Personal letter sent to Lavinia, April 1967

This is an example of one of the many letters Lavinia received from former students providing updates on their personal and professional lives after graduating from Inanda Seminary. This letter shows the continued support that both Lavinia and the staff of the mission schools offered to former students as they pursued additional educational opportunities.

Inanda update from Lucky Zulu, December 1989

This portion of a letter from Lucky Zulu, then Acting Principal of Inanda Seminary, is an example of Lavinia’s continued communications with administration and staff that would continue throughout her life. These provide first-hand accounts of the evolution of the school and the challenges they faced in the latter half of the 20th century.

Federal Theological Seminary report, circa 1975

The collection contains numerous materials related to South Africa’s other mission schools, including Adam’s College and The Federal Theological Seminary. The above report, written by Dr. Robert Bryant, detailing the government’s 1974 expropriation order against the school, is one of several available in the collection.

Writings and Reflections

Lavinia’s personal story and perspective is well-documented throughout the materials, but the collection also includes a significant amount of writings by others that capture their own unique experiences. These range from other missionaries and fellow educators, including many other women, most notably Agnes Wood whose writings and correspondence fill a significant portion of the collection, to profiles written by South African families and former Inanda Seminary students.

Agnes Wood memoir manuscript excerpt, 1984

Like Lavinia, Agnes Wood spent the majority of her life working in South Africa. In addition to extensive personal correspondence between Lavinia and Agnes, the collection also includes numerous manuscript copies of personal reflections and stories written by Agnes detailing her experiences and personal relationships during these years.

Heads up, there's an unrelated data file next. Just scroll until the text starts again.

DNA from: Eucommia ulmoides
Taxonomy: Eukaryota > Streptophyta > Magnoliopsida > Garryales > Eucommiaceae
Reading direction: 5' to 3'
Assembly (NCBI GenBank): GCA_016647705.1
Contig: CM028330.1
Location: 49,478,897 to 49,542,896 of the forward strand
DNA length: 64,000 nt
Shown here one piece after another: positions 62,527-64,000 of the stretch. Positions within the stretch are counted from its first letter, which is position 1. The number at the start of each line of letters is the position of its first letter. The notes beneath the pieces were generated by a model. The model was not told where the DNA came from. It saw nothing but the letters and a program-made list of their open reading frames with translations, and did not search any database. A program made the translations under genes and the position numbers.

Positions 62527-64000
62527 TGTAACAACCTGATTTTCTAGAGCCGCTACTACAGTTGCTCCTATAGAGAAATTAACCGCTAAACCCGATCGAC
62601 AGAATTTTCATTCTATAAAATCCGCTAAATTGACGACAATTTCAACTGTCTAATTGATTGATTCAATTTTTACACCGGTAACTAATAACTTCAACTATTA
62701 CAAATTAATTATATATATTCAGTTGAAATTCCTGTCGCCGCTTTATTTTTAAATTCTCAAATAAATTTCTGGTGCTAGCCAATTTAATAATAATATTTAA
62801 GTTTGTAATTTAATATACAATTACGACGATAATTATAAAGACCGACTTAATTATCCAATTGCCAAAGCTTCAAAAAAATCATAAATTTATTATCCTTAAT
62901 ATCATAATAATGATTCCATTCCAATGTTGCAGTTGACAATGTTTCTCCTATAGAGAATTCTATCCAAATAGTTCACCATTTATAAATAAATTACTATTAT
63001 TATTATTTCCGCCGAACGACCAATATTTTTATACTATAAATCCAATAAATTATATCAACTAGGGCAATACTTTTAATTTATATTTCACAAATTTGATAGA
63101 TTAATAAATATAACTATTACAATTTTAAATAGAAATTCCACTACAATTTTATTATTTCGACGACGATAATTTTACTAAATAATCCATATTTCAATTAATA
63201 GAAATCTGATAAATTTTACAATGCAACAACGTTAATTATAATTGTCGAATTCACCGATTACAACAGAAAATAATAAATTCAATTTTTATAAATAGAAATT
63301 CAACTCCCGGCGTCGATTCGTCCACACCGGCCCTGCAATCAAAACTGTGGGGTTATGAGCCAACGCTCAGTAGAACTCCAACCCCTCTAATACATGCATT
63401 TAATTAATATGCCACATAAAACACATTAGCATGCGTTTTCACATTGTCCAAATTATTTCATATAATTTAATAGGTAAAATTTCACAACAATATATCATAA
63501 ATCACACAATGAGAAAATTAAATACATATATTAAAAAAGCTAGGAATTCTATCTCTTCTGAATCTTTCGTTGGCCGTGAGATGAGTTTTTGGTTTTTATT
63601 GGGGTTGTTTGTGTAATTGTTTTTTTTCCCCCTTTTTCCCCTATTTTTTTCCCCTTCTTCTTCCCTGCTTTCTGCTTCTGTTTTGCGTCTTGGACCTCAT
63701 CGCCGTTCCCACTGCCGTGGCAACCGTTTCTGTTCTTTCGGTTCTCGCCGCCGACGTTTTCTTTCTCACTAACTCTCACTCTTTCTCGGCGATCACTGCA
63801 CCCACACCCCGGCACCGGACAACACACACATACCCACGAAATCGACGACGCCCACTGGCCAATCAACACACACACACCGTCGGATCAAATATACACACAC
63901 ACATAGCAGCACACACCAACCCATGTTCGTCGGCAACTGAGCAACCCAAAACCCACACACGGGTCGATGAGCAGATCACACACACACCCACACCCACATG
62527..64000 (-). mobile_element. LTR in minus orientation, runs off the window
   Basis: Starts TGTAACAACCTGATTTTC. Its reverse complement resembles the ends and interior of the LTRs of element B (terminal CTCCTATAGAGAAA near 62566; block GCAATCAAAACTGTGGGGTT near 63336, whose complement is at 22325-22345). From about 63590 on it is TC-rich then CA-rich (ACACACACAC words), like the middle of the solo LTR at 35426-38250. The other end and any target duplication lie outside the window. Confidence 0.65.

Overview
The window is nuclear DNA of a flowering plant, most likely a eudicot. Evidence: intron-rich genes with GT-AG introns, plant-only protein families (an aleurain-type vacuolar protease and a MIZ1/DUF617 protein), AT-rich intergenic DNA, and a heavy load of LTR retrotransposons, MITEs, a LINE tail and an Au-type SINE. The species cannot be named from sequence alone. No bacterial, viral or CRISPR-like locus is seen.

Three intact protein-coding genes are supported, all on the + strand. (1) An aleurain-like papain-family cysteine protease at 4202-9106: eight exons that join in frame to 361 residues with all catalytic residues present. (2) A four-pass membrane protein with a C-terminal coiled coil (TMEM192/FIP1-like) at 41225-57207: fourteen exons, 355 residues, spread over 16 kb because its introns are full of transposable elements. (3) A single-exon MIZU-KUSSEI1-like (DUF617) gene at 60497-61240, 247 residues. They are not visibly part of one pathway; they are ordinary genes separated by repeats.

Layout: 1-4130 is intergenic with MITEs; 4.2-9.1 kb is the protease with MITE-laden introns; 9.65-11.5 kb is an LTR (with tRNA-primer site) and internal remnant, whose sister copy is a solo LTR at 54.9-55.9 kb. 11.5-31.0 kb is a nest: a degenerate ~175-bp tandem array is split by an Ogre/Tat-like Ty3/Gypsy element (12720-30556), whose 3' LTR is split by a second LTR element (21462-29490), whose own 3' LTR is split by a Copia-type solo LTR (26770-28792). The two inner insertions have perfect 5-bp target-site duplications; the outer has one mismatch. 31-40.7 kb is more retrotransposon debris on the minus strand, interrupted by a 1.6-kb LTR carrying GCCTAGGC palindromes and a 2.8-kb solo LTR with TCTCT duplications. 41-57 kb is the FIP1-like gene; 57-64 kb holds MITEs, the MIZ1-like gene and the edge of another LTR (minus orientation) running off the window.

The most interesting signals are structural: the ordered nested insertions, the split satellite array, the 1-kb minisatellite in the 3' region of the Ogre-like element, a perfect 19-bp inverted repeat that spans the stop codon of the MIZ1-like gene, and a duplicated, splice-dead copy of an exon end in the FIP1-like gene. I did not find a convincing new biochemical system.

Reflection by unnamed South African woman

This personal reflection, written by an unnamed South African woman, is one of the collection’s many such writings detailing personal experiences both with the American Board’s missionaries and in attending the mission schools, particularly Inanda Seminary.

Souvenir Postcards

Having lived almost half of her life outside of the United States, it shouldn’t be surprising that Lavinia was someone who enjoyed travel. While the collection includes the expected artifacts and mementos from South Africa, it also includes a surprisingly large number of souvenir postcards from destinations as varied as Casablanca, Morocco and Lancaster, Pennsylvania. These postcards range in date from as early as the 1930s until as late as the 1980s. The two examples below illustrate the wide variety of postcard styles and locations collected by Lavinia over the years:

Color illustration of The Corn Palace in Mitchell, South Dakota

A group of Yeoman Warders (also known as Beefeaters) at the Tower of London, circa 1930s, as evidenced by the King George VI insignia visible on the uniforms.

These are just some of the unexpected pieces found within the Lavinia Scott paper’s 33 linear feet of material, which covers circa 1860s-1998. I am very excited to say that the collection is now open for research, with the full finding aid available online.